The bill also amends provisions relating to the forfeiture of goods, removing the nexus between conviction and forfeiture. The amendment is necessitated by the inclusion of civil penalties as, without this amendment, forfeiture cannot flow from a civil penalty order. As a result, the forfeiture provisions in the act will be amended and expanded, to ensure the system works and has appropriate checks and balances to protect private individuals and companies. As with other amendments covered in this bill, although these provisions are new they are consistent with other Commonwealth legislation.

There are new offences in the bill that arise from amendments to the compliance and enforcement framework. The offences relate to moving, altering or interfering with evidence that has been secured, but not yet seized, in the course of a search to monitor compliance with the act. These provisions have been introduced to ensure that seizure is done only under warrant—as is appropriate. Criminal provisions have also been introduced to protect the process of obtaining a warrant. While this is a new offence under this act, it is a procedural offence common to other Commonwealth legislation.

The bill also amends existing penalties to align penalties in the act with comparable provisions in Commonwealth legislation and to ensure they reflect the seriousness of the offence and provide an adequate disincentive.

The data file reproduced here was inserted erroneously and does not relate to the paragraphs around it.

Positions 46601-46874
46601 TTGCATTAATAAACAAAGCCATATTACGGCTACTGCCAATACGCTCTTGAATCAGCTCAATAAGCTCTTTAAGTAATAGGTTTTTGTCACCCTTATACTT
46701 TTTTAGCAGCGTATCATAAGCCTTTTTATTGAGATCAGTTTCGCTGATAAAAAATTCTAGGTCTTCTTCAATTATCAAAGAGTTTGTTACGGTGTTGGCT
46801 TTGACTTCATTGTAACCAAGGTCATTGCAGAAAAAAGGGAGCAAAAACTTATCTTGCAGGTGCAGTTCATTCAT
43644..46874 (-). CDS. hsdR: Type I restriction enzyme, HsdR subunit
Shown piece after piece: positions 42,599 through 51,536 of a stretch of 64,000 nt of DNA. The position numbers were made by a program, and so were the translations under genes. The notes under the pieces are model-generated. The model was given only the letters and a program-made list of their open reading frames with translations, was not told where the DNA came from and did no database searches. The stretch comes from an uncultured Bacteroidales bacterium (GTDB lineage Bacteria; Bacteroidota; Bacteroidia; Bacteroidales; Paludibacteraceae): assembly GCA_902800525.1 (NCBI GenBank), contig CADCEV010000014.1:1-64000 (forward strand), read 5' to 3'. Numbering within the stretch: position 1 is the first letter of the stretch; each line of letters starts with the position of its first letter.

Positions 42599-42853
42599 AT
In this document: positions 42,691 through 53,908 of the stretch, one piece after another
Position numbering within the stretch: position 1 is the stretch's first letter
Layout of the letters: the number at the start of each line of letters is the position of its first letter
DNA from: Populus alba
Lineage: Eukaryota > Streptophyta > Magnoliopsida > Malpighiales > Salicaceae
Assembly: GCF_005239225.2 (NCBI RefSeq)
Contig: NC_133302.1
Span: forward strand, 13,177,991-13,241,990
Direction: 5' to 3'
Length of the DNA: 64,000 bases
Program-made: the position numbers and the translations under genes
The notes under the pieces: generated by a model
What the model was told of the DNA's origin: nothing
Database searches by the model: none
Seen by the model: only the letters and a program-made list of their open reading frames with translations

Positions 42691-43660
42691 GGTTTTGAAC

The bill will make several minor amendments to ensure the act is administratively effective and simple for the covered industries.

The bill will ban the import and manufacture of hydrochlorofluorocarbon refrigeration and air-conditioning equipment in order to support Australia’s phase-out of HCFCs, mirroring the successful approach taken to phase out chlorofluorocarbons in the mid-1990s. This policy was widely consulted with industry and is appropriate considering the status of the technology in this industry. A ban is currently imposed for air-conditioning equipment containing HCFCs as a licence condition. The bill, however, also provides that exemptions to the ban can be made through regulations to address cases where a ban could be impractical.

Several minor amendments will be made to the way licences are administered. In light of the introduction of the civil penalty regime, civil penalties can be taken into account when deciding to grant, cancel or suspend a licence under the act. The time limits for reporting under the act will also be amended to allow for flexible and robust reporting.

Licence periods for the import of precharged equipment, for example a domestic refrigeration unit, will also be altered to reduce cost for the licence holder. The matters to which the minister may have regard are also being amended in light of the new civil penalty regime.

In closing, this bill will strengthen Australia’s implementation of our international commitments to phase out the use of ozone-depleting substances and to minimise the emissions of synthetic greenhouse gases, through industry-supported and sensible regulation.

I commend the bill to the House.

Debate (on motion by Ms Gambaro) adjourned.